کمک های جستجو و سرمایه انسانی برای رشد درآمد در طول چرخه زندگی
|کد مقاله||سال انتشار||مقاله انگلیسی||ترجمه فارسی||تعداد کلمات|
|18850||2013||27 صفحه PDF||سفارش دهید||19760 کلمه|
Publisher : Elsevier - Science Direct (الزویر - ساینس دایرکت)
Journal : European Economic Review, Volume 64, November 2013, Pages 305–331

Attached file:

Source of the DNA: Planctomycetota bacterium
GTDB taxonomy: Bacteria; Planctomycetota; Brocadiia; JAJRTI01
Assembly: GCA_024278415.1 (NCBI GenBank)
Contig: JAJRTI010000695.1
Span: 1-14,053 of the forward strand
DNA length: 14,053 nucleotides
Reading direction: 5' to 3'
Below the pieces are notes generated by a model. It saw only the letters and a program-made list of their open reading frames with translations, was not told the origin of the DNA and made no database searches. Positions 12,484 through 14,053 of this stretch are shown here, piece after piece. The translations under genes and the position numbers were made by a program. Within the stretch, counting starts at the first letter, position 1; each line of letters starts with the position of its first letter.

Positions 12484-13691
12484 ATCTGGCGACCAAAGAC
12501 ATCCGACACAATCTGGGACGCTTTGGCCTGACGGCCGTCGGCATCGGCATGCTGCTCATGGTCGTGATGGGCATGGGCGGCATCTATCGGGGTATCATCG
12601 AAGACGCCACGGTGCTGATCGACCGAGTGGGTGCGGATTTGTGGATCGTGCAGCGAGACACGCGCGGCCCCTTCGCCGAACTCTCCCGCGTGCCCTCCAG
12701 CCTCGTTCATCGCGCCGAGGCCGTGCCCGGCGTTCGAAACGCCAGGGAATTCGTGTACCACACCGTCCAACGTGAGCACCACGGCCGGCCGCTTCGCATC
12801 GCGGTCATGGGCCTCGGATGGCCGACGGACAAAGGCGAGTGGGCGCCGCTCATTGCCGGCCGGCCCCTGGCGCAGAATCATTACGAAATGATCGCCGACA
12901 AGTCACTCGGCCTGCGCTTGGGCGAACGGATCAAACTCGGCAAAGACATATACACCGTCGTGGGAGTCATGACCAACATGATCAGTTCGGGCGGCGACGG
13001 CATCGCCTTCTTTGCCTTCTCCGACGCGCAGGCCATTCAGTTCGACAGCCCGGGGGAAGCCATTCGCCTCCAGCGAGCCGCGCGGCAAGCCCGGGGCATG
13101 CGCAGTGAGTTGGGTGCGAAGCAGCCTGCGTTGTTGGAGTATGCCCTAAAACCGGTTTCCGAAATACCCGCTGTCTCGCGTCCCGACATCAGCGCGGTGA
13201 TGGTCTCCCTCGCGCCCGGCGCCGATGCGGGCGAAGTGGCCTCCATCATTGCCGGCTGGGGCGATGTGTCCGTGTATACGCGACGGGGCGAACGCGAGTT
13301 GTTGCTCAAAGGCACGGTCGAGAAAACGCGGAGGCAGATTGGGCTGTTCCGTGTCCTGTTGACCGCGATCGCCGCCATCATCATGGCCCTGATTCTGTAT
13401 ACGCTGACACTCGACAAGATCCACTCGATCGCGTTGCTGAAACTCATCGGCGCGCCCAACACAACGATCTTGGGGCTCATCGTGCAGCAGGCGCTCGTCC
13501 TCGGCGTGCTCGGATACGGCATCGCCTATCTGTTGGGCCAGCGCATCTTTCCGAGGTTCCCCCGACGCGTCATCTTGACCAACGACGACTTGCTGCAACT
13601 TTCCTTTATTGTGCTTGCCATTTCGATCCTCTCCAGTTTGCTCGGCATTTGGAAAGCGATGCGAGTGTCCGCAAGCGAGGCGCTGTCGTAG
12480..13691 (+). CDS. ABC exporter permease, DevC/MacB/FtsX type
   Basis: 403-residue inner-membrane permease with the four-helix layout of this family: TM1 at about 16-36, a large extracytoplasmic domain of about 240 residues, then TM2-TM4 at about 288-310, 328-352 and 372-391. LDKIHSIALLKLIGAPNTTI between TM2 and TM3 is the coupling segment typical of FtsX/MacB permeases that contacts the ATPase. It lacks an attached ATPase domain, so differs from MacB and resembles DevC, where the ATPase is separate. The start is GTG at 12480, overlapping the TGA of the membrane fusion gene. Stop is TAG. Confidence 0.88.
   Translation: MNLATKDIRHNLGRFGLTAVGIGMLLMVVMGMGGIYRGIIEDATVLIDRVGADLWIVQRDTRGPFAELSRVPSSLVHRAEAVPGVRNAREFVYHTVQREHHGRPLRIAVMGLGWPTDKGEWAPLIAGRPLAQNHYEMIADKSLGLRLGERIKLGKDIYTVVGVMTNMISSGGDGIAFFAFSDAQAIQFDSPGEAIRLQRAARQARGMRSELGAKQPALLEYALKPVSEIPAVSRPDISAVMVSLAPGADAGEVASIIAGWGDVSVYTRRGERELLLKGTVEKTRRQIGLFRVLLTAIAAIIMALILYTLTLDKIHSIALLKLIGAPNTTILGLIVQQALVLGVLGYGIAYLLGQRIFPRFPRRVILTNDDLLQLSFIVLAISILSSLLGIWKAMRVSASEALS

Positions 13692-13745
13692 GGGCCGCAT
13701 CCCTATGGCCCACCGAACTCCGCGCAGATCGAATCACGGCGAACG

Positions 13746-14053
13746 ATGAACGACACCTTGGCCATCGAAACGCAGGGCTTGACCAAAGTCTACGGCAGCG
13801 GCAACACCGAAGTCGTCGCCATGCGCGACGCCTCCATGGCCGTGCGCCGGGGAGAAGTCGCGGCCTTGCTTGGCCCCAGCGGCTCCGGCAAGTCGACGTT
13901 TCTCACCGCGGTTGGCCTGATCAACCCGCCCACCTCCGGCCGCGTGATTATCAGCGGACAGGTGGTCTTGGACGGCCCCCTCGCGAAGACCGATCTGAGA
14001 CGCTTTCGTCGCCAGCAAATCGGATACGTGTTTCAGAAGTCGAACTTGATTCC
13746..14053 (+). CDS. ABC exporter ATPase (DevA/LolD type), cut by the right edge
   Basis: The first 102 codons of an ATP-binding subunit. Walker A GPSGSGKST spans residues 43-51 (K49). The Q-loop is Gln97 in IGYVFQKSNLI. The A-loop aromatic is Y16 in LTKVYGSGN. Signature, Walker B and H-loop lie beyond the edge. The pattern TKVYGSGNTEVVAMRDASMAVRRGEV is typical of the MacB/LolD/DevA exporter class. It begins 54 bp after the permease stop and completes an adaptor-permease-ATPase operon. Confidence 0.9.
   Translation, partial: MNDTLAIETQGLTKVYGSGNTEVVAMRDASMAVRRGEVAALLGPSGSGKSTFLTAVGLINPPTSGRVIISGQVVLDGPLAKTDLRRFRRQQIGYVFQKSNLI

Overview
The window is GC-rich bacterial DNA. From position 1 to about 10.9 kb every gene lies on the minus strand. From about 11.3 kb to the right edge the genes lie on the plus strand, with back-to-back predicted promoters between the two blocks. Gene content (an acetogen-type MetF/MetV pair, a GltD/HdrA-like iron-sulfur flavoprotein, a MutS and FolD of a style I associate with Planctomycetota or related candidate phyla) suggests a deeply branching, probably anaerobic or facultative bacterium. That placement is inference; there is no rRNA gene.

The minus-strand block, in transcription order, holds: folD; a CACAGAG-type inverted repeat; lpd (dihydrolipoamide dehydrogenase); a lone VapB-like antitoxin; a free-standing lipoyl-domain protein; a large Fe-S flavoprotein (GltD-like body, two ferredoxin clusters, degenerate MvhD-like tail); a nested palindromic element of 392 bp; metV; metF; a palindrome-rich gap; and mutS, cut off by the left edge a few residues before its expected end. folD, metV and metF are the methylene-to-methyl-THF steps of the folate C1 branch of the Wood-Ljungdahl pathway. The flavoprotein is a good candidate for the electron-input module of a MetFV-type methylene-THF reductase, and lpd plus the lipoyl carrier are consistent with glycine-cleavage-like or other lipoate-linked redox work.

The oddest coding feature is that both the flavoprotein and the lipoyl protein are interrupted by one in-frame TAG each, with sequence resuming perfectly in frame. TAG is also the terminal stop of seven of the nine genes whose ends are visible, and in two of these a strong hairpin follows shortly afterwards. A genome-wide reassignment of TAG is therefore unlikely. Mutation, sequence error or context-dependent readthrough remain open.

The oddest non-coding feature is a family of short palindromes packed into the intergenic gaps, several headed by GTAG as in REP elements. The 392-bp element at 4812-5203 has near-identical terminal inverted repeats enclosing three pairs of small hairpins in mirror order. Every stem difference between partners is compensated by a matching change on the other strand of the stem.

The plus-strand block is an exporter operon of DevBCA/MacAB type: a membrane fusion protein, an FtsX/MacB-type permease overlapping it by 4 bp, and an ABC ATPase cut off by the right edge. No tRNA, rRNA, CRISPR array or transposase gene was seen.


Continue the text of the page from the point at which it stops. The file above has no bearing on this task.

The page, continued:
This paper presents and estimates a unified model where both human capital investment and job search are endogenized. This unification enables us to quantify the relative contributions of each mechanism to life cycle earnings growth, while investigating potential interactions between human capital investment and job search. Within the unified framework, the expectation of rising rental rates of human capital through job search gives workers more incentive to invest in human capital. In addition, unemployed workers reduce their reservation rental rates and increase their search effort to leave unemployment quickly to take advantage of human capital accumulation on the job. The results show both forces are important for earnings growth and the interactions are substantial: human capital accumulation accounts for 50% of total earnings growth, job search accounts for 20%, and the remaining 30% is due to the interactions of the two.